I am posting this as an excerpt of a private e-mail from GFR, who hopefully will join our forum soon:

Gianfranco

- – We can build a “Theory of Numbers”, starting from the positive integers and trying to give them a “group” structure via the definition of a binary operation “+”, and a unit/neutral element “0”. We immediately (so to say) discover that, for justifying the group structure, we need to include within the postulates, the definition of “negative integers”, for allowing the inverse operation. If we go ... further, we may proceed defining the “multiplication group” structure around operation “x” and unit element “1” that, automatically, generates the exigency of defining the rational numbers (including the Z set), for allowing the inverse operation. For similar (but ... more complicated) reasons, the introduction of the “^” operation obliges us to define the set of real and complex numbers, even without reaching the “group structure”, for allowing the two inverse operations. In fact, the “^” operation is non-commutative and the “unit element” cannot be found.

- – Having said that (in a .... very informal way), we may observe that the implementation of any ... step (rank) in the hyper-operation hierarchy, dramatically increases the set of postulates of the theory, for justifying the return (inverse) operations. This postulate set is probably infinite-countable and Prof. Goedel would have been happy to read this.

- – My problem is that I was always convinced that hyper-operation rank s=3 (exponentiation), not only opened the door to complex (including real) numbers, but also opened ... the window to something that we might call “multiple” or “fibrated(?)” numbers. In fact, I am convinced that the square root of 4 is, indeed, a “double number”: -2 and +2. The fact of indicating it by plus/minus-sqrt(4) is orthodox (and perhaps also ... catholic, i.e. universal ) but does not satisfies my ... dirty mind. Moreover, we might write cbrt(8) = 2 and cbrt(-8) = -2, but we also know that we have, in both cases, two other well defined complex numbers, as solutions of this operation. In fact, the square roots of a number are two and the cubic roots of a number are three. Of course, this is very well known (the problem of the multiple complex roots of number 1). But this is often the subject of some superficially-deep specialist considerations, which we may very well leave out of the ... main window, if we limit ourselves to the ... reality.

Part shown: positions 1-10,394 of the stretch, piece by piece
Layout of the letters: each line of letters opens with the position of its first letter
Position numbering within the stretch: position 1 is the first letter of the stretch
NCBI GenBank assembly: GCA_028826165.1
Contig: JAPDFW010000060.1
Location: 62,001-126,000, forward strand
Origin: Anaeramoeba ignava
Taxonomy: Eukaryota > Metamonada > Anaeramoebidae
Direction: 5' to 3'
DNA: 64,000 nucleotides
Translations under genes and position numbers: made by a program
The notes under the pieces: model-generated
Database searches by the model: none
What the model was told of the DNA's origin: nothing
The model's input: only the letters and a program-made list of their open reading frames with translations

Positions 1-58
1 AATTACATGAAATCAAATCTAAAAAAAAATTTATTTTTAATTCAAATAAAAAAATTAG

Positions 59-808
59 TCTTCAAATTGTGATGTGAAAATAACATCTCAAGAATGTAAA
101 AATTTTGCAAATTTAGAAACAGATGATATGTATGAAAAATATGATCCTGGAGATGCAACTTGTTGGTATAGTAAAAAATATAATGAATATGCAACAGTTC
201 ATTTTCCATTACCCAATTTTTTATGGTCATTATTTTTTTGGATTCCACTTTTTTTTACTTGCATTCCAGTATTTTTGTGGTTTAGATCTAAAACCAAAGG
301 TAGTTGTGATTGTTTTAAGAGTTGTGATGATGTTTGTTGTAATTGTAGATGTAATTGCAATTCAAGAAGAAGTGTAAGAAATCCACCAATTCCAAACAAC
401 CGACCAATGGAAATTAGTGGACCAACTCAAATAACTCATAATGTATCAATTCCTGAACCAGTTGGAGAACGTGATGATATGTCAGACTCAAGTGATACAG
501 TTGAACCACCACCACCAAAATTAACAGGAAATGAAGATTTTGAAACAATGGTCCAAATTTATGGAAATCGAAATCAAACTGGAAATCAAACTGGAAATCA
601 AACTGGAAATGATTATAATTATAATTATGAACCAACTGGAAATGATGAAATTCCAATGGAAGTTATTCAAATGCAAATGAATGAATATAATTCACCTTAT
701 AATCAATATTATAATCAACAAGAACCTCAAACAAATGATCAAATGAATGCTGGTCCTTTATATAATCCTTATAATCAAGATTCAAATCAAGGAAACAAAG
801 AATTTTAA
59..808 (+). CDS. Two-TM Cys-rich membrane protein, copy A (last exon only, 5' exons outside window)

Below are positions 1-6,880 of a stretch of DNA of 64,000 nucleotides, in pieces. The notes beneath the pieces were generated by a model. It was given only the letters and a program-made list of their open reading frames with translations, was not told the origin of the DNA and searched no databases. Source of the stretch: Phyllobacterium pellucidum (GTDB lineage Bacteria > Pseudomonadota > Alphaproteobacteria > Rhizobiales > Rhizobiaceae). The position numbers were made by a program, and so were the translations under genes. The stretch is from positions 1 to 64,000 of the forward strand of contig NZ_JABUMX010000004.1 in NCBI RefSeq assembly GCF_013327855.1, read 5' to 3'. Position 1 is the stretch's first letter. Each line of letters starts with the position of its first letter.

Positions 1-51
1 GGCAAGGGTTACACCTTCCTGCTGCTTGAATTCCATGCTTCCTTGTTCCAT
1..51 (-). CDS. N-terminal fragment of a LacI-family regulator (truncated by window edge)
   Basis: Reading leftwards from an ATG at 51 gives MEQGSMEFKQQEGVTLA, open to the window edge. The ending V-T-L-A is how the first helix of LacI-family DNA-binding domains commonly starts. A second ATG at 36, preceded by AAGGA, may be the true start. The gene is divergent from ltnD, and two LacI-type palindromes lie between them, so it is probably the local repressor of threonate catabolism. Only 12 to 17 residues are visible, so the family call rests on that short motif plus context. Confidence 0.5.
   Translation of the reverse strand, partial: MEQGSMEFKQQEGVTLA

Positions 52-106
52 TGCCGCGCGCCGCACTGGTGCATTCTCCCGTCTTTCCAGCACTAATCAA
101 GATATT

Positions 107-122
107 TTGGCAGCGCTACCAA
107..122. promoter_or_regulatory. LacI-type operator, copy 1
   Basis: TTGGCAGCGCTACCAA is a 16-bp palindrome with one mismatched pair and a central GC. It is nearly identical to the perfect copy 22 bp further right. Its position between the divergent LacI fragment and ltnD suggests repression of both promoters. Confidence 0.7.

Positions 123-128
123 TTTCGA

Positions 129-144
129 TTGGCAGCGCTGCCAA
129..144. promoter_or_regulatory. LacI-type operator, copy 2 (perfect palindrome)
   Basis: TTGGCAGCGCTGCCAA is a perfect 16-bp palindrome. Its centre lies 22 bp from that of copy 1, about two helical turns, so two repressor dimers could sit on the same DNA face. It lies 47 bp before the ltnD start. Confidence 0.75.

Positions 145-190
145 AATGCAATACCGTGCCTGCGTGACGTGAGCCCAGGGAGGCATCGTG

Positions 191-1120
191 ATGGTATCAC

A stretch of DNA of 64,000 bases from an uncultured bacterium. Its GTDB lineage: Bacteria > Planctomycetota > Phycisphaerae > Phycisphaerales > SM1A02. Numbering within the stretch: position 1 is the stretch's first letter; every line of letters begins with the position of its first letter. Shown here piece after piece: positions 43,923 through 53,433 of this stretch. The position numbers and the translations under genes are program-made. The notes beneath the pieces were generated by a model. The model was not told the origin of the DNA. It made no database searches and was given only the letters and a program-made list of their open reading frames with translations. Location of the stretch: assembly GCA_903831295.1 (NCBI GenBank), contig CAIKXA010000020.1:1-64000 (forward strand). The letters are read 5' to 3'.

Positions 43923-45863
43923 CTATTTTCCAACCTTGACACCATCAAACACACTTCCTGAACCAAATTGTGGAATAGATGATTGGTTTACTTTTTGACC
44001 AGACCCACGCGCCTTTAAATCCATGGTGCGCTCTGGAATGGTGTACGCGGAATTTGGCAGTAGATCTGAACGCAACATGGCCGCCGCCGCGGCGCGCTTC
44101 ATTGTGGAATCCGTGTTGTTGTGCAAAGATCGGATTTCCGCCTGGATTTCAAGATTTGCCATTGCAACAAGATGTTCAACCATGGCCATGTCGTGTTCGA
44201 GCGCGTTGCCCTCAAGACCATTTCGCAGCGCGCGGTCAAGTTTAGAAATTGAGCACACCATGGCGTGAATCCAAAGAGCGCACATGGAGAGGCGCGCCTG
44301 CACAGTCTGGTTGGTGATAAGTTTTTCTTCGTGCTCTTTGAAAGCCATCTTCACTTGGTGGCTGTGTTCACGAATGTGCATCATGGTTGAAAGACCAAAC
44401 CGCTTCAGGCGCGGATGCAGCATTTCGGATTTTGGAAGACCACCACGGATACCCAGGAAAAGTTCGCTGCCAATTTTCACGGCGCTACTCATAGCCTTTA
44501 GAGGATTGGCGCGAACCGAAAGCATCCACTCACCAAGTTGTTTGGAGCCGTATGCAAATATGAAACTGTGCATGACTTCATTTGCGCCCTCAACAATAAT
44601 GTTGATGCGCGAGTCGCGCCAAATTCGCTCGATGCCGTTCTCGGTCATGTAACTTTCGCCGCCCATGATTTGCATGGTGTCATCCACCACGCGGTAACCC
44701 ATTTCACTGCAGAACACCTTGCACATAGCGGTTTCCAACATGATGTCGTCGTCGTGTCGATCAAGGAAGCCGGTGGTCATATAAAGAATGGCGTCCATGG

- – Actually, equation x^n - a = 0 is a particular case of a general algebraic equation of n degree. The “General Theorem of Algebra” says that the multiplicity of solutions of an algebraic equation of n degree is n. In other words, the number of solutions of x^n = a must exactly be n. For example, the four solutions of the fourth root of 16 are: +2, +i2, -2, -i2, which we might put as 4th-rt(16) = {2,i2,-2,-i2}.The way of writing it is not relevant. The tricky (but not ... fuzzy!) idea behind is that, if the fourth root of 16 must be a number (one number), well, this number has to be “multiple”, with multiplicity 4. It is not a question of “choosing” (I know, this is the official point of view), there is nothing to be chosen, it’s just like that. But, this point of view implies the definition of multiple (fibrated? matrix?) numbers. Well ..., you know, a Civilization that was able to swallow number “i” can do much more than that. We just have to check if it is worth while!

- – Now (and here I risk to become ... crazy), we know that sqrt(4) = 4^(1/2). Then, we might put 4^(1/2) = {-2,2}, with multiplicity 2. But, how about 4^(1/e)? Or, better (worse?) we know that y = 4^x is a very civilized exponential function, with base 4, very “near” to the shape of y = e^x, mother and sister of all of us (analytic, fully derivable and with y = y’ = y”, and so on). Nevertheless (there is always a ... never-the-less), how to represent its complete behaviour, showing its multiplicities for x = 1/n? Or (again), if x is irrational transcendent (for instance, but not exclusively, < 1), what can we do? Ggggghhhrrrrrhhhoooofff ... ! ;-)

- – Last but not least, let us consider y = [x->+oo] lim (sin(x)). Of course, it doesn’t exist, it is indeterminate. Nevertheless (ops ...) it must be a value limited between -1 and +1, i.e. something like y = [-1, 1], a ... continuou-multiple (or limited-undetermined number. What a mess, ... in my mind!

Gianfranco